A scrambling or trailing perennial herb found as an escape or a relic of cultivation in waste and rough places, often by old abbeys or nunneries, and in churchyards, woods and on grassy banks. It spreads by rhizomes. Lowland.
This species was grown for its medicinal properties. The date of introduction is unknown, but it was recorded in the wild from Cambridgeshire in 1685. It is now rarely cultivated, and is gradually declining.
Probably native in S.E. Europe, N. Turkey and the Caucasus, but so widely naturalised in temperate Europe that its native range is obscured.
Atlas Change Index: -0.82
PLANTATT - Attributes of British and Irish plants. (.zip 1455KB) This dataset was compiled and published in 2004, and last updated in November 2008. Download includes an Excel spreadsheet of the attributes, and a PDF explaining the background and nomenclature. Note that the PDF version is the booklet as published, whereas the Excel spreadsheet incorporates subsequent corrections. A hardcopy can be purchased from the Centre for Ecology and Hydrology.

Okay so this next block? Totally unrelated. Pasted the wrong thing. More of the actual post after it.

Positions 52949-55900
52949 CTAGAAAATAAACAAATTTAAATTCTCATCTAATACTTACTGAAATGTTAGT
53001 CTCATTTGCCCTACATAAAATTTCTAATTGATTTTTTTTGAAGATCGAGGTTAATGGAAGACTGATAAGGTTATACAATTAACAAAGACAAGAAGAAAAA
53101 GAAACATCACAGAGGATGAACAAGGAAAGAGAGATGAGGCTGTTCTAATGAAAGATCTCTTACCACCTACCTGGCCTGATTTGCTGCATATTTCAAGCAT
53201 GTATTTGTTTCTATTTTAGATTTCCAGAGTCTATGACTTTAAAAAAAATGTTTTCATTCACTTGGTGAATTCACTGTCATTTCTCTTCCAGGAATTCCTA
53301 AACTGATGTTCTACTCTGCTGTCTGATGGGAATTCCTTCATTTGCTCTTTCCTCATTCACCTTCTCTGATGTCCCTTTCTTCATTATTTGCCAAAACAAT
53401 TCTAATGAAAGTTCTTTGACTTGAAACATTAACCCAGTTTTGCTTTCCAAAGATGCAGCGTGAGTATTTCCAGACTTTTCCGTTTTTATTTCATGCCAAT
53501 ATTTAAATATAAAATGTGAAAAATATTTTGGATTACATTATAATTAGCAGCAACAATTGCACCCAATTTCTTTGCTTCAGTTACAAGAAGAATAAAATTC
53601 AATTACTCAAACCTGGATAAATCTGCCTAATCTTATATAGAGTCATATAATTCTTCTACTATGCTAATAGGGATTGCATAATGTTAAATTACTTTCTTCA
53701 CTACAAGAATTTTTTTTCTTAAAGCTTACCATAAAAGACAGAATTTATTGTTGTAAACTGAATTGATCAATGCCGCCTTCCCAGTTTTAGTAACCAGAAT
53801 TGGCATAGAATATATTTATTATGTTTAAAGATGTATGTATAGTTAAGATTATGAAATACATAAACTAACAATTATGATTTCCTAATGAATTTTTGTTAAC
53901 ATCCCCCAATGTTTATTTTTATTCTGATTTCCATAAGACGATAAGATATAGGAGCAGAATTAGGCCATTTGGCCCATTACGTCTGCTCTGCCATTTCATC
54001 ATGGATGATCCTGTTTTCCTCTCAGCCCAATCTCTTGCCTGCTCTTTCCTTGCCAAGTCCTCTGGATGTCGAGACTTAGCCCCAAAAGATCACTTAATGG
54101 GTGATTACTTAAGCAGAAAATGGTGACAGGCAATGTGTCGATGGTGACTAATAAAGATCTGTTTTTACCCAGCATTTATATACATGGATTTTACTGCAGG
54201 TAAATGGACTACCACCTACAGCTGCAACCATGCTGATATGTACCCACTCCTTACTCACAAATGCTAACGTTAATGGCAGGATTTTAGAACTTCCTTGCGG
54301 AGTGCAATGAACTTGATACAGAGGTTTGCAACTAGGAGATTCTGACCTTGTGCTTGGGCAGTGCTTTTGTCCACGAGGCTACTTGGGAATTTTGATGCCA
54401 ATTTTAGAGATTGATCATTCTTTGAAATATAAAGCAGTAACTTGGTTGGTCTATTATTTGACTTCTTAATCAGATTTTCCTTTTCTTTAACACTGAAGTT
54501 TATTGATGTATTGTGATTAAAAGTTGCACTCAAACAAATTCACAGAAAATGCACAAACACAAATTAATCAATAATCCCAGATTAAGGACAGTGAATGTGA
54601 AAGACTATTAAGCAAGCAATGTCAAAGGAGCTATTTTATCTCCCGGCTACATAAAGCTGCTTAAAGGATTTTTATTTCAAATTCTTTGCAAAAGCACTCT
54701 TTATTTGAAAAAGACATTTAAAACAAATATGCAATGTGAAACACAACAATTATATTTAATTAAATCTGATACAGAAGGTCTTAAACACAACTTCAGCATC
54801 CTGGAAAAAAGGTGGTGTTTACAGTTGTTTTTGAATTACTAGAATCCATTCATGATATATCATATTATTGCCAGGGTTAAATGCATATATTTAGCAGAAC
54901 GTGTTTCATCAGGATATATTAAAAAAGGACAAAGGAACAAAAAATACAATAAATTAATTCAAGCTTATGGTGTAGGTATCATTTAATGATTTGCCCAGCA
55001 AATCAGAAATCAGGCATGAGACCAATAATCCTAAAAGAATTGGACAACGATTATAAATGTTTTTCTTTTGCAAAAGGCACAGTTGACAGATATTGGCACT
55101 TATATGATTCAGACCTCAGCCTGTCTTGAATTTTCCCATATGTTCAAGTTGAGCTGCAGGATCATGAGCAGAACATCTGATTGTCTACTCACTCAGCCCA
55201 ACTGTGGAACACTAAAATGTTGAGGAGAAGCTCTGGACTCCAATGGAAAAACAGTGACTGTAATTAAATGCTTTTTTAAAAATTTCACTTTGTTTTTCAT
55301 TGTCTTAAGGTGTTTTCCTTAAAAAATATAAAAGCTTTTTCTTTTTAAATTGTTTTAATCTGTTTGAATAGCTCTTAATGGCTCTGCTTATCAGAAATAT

Atlas text references
1984. Flora dels Països Catalans, I. Introducció. Licopodiàcies-Capparàcies.
1986. Atlas of north European vascular plants north of the Tropic of Cancer. 3 vols.
Jalas & Suominen (1976)